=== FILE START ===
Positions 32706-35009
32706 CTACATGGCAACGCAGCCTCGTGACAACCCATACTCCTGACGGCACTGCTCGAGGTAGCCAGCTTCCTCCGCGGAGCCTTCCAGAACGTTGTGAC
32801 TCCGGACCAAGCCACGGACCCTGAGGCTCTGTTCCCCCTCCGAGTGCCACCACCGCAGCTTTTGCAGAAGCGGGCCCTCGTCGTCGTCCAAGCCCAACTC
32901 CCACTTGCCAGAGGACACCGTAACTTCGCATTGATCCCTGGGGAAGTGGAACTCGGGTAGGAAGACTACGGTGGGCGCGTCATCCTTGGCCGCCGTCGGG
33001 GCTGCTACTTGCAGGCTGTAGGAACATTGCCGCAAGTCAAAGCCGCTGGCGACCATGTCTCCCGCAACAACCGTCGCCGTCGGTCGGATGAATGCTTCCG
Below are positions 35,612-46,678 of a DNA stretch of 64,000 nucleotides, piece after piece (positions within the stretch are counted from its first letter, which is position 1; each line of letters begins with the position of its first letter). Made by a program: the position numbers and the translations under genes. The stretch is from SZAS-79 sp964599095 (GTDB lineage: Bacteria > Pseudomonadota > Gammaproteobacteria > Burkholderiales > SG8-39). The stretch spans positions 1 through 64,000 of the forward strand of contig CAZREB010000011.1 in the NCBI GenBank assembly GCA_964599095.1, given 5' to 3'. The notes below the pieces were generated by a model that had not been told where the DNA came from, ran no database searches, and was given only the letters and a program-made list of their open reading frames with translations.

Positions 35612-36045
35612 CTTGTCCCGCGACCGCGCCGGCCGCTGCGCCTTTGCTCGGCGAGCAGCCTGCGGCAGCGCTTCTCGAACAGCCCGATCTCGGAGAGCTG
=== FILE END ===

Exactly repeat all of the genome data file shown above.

Positions 32706-35009
32706 CTACATGGCAACGCAGCCTCGTGACAACCCATACTCCTGACGGCACTGCTCGAGGTAGCCAGCTTCCTCCGCGGAGCCTTCCAGAACGTTGTGAC
32801 TCCGGACCAAGCCACGGACCCTGAGGCTCTGTTCCCCCTCCGAGTGCCACCACCGCAGCTTTTGCAGAAGCGGGCCCTCGTCGTCGTCCAAGCCCAACTC
32901 CCACTTGCCAGAGGACACCGTAACTTCGCATTGATCCCTGGGGAAGTGGAACTCGGGTAGGAAGACTACGGTGGGCGCGTCATCCTTGGCCGCCGTCGGG
33001 GCTGCTACTTGCAGGCTGTAGGAACATTGCCGCAAGTCAAAGCCGCTGGCGACCATGTCTCCCGCAACAACCGTCGCCGTCGGTCGGATGAATGCTTCCG
Below are positions 35,612-46,678 of a DNA stretch of 64,000 nucleotides, piece after piece (positions within the stretch are counted from its first letter, which is position 1; each line of letters begins with the position of its first letter). Made by a program: the position numbers and the translations under genes. The stretch is from SZAS-79 sp964599095 (GTDB lineage: Bacteria > Pseudomonadota > Gammaproteobacteria > Burkholderiales > SG8-39). The stretch spans positions 1 through 64,000 of the forward strand of contig CAZREB010000011.1 in the NCBI GenBank assembly GCA_964599095.1, given 5' to 3'. The notes below the pieces were generated by a model that had not been told where the DNA came from, ran no database searches, and was given only the letters and a program-made list of their open reading frames with translations.

Positions 35612-36045
35612 CTTGTCCCGCGACCGCGCCGGCCGCTGCGCCTTTGCTCGGCGAGCAGCCTGCGGCAGCGCTTCTCGAACAGCCCGATCTCGGAGAGCTG